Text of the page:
Sudan’s representative said the success of the referendum reflected the support and wisdom of the Sudanese leadership, adding that the country should be proud. President Omer al-Bashir had expressed his commitment to respect the results and to assist Southern Sudan in the event it opted for secession, he noted, saying he also looked forward to international assistance to both parties in the event of secession, including cancellation of debt. Emphasizing that the clashes in Abyei involved two communities and not the Government and SPLA, he also lamented that the focus of the United Nations in Darfur was on denouncing what was happening there rather than on action to find a durable solution to the conflict. “You have the ability to urge the insurgent movement to come to the negotiating table,” he said.
Also speaking today were representatives of the United Kingdom, Gabon, South Africa, Portugal, Brazil, China, India, Russian Federation, France, Lebanon, Germany, Colombia and Bosnia and Herzegovina.
The meeting began at 10:32 a.m. and ended at 12:26 p.m.
Meeting this morning to consider the situation in Sudan, the Security Council heard briefings on the referendum conducted from 9 to 15 January.
BENJAMIN MKAPA, Chair of the Secretary-General’s Panel on the Referenda in the Sudan, said voting procedures had been properly followed overall, with polling centres generally opening on time, staff carrying out their work in accordance with established procedures and ballots counted in the presence of observers. “The Panel has so far found no evidence to suggest that there was any systematic or widespread attempt to undermine the polling process,” he added.
“I can report on behalf of the Panel that we are satisfied that the process so far was conducted in a peaceful and transparent manner that allowed the people of Southern Sudan to express their will freely,” he said. The Panel was now closely following the aggregation of results, as they were transmitted from nearly 3,000 referendum centres to county subcommittees and state high committees, and then to Juba and Khartoum, he said, adding that it was his understanding that any errors or fraud would be thoroughly investigated and any results tainted by verified cases of error or fraud dealt with appropriately.
A mere three months ago, such a timely and smooth conduct of polling would have been hard to imagine, the Chairperson said, crediting the dedication and work of the Commissioners and staff of the Southern Sudan Referendum Commission, its Bureau, as well as registration, polling and security officers. He also recognized the “courage and leadership” demonstrated by President Omer al-Bashir and First Vice-President Salva Kiir Mayardit in support of the Comprehensive Peace Agreement.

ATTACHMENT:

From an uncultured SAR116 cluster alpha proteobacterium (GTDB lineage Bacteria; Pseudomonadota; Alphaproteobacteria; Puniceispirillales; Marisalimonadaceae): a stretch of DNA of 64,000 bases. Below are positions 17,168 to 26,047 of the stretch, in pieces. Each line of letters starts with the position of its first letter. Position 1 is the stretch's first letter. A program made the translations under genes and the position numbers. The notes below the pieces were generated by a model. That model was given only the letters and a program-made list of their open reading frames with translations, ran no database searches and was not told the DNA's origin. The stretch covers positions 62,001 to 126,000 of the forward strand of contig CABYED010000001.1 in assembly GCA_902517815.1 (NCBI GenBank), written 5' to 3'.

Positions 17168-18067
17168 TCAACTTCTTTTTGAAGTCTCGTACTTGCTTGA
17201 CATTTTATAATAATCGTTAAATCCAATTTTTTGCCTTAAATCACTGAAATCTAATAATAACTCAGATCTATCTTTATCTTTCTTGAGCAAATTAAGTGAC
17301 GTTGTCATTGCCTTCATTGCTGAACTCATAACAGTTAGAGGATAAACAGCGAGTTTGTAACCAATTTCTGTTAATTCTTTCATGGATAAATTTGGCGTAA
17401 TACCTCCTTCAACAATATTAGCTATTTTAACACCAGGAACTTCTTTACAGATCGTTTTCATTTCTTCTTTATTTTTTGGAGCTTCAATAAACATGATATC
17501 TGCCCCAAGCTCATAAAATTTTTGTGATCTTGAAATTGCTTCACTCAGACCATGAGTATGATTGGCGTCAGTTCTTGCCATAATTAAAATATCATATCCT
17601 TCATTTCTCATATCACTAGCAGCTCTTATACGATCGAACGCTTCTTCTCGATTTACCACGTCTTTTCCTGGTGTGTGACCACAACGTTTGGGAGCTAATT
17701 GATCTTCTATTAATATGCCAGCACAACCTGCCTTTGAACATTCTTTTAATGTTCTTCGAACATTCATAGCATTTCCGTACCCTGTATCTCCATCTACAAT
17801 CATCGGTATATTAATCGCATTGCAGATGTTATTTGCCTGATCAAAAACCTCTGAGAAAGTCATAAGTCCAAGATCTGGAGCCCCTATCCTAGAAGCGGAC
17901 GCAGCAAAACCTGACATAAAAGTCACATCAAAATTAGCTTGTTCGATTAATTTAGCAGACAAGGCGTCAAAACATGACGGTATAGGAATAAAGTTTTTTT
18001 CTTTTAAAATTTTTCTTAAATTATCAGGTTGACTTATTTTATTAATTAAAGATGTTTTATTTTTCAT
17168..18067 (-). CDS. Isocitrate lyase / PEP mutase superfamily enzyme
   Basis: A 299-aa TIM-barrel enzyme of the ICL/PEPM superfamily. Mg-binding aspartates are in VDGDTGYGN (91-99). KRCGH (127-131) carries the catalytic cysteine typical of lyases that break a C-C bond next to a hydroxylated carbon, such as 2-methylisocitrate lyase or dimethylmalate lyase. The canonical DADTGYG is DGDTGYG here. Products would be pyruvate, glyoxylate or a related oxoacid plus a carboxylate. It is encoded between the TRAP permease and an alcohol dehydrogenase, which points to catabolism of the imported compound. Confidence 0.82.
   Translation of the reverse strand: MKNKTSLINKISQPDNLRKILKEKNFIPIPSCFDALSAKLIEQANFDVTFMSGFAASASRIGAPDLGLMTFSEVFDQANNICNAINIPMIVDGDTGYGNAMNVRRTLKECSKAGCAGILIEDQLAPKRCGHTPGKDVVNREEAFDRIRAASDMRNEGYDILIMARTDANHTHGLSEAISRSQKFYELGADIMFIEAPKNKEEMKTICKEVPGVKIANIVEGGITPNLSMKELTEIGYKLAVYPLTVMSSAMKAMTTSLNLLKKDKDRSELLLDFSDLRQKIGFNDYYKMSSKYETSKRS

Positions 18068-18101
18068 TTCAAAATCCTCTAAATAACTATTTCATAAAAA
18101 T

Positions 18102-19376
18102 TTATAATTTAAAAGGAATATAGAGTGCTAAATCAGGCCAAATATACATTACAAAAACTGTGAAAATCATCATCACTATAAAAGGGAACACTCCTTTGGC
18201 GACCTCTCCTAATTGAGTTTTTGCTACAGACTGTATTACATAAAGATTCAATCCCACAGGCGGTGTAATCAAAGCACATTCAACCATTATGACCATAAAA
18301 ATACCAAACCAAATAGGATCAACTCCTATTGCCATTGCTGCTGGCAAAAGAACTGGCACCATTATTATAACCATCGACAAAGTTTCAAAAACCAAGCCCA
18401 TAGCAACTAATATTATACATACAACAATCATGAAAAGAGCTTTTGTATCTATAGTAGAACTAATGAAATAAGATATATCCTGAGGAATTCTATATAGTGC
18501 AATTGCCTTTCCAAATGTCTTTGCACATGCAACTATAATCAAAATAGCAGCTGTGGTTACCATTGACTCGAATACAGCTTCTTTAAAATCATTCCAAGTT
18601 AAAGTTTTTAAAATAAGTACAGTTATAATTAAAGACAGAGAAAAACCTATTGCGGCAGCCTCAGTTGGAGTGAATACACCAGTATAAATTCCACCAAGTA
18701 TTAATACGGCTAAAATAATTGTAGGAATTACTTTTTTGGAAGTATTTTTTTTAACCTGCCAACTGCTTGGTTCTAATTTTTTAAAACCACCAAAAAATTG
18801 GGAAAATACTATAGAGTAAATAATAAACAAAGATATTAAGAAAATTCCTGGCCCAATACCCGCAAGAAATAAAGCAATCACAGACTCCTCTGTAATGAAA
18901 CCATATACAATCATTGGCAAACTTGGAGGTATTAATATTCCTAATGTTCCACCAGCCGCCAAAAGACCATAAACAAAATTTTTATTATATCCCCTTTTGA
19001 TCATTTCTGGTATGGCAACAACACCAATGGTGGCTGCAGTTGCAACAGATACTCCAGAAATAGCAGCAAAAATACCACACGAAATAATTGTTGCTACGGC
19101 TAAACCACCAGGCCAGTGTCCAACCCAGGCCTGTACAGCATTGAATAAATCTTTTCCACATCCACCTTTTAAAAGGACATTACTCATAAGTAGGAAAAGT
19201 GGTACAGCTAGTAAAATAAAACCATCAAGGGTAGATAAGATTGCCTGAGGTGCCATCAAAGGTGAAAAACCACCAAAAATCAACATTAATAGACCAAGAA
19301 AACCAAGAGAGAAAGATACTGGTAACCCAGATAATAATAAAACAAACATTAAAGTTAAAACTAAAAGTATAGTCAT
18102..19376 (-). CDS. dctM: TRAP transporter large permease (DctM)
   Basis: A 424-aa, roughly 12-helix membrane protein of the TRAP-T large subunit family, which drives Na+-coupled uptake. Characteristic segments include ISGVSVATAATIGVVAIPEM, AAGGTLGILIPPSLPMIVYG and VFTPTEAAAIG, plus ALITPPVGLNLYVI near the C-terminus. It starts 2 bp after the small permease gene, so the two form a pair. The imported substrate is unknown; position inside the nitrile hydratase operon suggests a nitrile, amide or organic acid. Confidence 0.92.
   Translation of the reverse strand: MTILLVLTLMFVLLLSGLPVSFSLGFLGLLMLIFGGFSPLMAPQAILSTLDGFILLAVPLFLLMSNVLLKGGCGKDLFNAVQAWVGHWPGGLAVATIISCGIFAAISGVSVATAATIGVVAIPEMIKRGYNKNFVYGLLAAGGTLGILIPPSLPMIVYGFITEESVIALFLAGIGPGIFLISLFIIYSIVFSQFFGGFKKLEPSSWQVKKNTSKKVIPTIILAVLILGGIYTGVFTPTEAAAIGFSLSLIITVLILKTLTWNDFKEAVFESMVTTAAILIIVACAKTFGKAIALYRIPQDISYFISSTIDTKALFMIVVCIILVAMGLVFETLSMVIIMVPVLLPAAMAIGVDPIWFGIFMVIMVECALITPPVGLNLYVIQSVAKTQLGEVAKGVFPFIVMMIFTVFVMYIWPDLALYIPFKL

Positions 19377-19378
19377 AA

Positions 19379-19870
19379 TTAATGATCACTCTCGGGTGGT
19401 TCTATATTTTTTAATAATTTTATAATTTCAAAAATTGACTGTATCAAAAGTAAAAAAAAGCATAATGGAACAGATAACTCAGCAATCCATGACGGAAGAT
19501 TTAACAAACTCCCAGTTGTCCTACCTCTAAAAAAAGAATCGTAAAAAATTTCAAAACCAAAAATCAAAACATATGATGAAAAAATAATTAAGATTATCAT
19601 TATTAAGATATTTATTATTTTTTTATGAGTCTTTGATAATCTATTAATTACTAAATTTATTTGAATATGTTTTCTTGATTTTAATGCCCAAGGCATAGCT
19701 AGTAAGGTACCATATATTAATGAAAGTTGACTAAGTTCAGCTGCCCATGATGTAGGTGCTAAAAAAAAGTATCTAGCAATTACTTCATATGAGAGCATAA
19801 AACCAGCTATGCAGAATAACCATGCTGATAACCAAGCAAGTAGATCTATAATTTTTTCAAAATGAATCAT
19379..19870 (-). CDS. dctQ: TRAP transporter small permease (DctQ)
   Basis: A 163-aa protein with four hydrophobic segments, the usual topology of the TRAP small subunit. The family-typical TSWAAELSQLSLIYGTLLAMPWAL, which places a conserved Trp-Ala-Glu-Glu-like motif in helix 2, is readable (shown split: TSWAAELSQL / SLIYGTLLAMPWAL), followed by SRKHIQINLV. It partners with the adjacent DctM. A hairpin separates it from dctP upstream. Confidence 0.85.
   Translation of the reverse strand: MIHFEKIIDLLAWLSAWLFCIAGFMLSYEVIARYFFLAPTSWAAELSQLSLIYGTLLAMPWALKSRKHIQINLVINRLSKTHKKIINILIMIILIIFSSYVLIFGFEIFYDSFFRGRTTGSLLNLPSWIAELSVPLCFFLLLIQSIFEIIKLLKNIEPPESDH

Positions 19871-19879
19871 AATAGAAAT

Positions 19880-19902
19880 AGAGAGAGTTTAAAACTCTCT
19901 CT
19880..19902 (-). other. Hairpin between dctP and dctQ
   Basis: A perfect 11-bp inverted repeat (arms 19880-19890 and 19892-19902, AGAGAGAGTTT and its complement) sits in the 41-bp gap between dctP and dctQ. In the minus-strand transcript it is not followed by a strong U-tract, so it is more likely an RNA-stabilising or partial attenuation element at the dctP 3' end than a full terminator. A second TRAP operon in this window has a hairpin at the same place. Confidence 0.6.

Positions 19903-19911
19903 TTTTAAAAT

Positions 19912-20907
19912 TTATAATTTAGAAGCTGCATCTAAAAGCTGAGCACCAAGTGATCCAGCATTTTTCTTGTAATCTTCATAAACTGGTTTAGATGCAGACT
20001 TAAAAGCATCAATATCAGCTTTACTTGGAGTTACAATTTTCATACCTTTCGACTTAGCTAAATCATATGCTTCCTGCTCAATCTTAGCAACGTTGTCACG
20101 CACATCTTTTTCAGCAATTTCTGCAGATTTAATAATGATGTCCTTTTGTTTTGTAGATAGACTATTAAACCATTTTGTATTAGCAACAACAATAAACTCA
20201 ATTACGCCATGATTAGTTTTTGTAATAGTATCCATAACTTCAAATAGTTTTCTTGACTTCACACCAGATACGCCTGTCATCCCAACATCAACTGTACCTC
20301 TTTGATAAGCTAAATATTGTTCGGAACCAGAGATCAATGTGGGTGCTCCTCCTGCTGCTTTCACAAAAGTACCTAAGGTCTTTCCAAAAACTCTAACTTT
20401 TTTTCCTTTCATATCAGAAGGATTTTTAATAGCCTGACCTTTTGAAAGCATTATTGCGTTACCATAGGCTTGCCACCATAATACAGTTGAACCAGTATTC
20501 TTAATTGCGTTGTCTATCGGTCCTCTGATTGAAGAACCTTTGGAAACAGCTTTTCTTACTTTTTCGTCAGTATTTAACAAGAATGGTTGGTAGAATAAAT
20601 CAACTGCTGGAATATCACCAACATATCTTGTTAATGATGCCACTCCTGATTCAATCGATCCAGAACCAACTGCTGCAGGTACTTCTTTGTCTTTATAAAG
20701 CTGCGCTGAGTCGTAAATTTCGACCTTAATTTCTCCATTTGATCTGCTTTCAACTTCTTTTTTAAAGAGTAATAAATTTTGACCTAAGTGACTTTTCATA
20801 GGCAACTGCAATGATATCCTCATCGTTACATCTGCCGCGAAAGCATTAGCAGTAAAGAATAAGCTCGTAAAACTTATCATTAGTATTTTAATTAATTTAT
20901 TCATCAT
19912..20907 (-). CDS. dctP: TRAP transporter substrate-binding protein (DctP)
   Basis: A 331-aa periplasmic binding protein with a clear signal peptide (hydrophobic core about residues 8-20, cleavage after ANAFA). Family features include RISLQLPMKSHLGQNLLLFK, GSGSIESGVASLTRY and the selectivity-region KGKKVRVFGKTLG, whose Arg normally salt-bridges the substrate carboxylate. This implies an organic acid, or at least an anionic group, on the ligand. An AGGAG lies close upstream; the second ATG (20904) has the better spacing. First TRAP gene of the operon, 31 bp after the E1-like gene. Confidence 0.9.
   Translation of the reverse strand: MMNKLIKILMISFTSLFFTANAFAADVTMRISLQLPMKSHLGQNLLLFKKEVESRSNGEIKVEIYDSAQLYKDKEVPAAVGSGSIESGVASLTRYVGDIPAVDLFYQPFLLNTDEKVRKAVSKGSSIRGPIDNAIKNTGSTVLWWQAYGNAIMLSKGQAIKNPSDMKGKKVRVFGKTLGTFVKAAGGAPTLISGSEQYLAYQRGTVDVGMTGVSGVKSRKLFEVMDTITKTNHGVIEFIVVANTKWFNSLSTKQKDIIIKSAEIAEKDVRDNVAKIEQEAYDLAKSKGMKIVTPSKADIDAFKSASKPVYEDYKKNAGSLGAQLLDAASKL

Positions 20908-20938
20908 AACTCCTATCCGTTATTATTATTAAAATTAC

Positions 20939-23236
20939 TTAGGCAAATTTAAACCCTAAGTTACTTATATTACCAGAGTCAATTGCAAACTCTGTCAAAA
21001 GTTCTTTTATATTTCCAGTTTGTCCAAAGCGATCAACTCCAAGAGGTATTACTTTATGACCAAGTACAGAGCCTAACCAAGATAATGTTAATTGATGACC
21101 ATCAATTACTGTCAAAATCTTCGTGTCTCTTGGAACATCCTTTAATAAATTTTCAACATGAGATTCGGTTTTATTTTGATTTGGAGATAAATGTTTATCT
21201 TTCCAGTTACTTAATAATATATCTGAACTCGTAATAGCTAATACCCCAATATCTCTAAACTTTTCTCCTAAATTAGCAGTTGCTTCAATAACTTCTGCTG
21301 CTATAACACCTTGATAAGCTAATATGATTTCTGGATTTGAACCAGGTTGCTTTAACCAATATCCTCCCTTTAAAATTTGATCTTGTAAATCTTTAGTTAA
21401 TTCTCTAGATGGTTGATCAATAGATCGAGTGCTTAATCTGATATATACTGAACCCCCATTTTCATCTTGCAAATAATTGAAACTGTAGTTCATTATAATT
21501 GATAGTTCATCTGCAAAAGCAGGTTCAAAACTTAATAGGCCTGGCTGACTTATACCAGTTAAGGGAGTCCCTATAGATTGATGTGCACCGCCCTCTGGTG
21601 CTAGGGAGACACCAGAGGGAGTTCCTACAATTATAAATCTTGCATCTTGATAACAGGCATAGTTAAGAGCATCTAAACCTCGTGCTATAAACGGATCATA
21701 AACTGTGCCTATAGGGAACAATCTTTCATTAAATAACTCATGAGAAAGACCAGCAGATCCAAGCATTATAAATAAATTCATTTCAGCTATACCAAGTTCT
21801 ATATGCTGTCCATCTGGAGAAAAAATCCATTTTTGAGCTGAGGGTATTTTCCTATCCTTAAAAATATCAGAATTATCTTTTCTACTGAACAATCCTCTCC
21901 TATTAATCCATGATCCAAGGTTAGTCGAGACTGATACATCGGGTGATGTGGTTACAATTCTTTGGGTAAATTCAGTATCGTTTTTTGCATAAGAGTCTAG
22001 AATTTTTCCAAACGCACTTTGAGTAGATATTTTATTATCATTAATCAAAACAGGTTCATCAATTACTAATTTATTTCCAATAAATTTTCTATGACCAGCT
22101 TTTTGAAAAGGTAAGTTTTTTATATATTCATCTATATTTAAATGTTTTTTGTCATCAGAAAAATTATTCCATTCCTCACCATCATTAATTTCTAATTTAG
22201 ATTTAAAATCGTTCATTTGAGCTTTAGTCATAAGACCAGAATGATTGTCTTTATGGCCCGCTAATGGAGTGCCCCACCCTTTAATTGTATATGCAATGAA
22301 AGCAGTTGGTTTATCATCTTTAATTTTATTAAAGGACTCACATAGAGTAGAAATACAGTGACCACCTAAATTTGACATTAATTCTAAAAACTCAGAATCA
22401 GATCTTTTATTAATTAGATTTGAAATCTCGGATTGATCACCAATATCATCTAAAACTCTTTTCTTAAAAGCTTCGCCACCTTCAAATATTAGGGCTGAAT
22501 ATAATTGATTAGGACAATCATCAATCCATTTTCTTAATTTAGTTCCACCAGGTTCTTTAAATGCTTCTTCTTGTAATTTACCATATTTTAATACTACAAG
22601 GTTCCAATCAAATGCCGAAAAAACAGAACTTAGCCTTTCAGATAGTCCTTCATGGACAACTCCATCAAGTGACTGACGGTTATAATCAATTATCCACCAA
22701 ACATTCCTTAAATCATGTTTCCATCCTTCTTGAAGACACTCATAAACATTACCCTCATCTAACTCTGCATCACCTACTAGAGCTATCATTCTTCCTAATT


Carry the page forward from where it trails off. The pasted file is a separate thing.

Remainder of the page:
He cautioned, however, that for the outcome of the exercise to be sustainable, it was essential to resolve a number of outstanding post-referendum issues. The Panel had urged the authorities to make every effort to keep citizens informed of progress towards the final results. It had also called on the media and political forces to report on progress in a responsible manner. Noting the assurances given by leaders of both parties to the Comprehensive Peace Agreement, he said: “The positive momentum achieved can only be sustained by further demonstration of goodwill and political commitment from both sides.”
HAILE MENKERIOS, Special Representative of the Secretary-General for the Sudan, said the referendum had concluded as planned, with no significant security incidents and observer missions having deemed the polling free and fair. The Southern Sudan Referendum Commission would announce preliminary results on 2 February, the final results on 7 February and any appeals on 14 February. Senior officials of the National Congress Party in Khartoum had already announced that the referendum would most probably meet the standards required for recognition and acceptance of the outcome, he added.
Much remained to be done in the final six months of the Comprehensive Peace Agreement interim period, he said, noting that the African Union High-Level Implementation Panel was mediating negotiations on post-referendum arrangements. Hopefully the successful completion of the referendum would bolster confidence between the two parties and help them make the compromises needed to resolve the future status of Abyei and accelerate the popular consultations in Southern Kordofan and Blue Nile states, among other pending issues.
Uncertainty over Abeyi continued to threaten peace and stability on the ground and the area remained tense and volatile, he said, citing incidents in northern Abyei on 7 and 8 January that had culminated in significant confrontation between Ngok Dinka police forces and Misseriya communities. The United Nations Mission in the Sudan (UNMIS) had been denied access to the area and could not confirm the estimated 20 to 60 casualties. However, UNMIS had moved quickly to prevent any escalation of violence, through political intervention with political leaders and increased patrolling on the ground.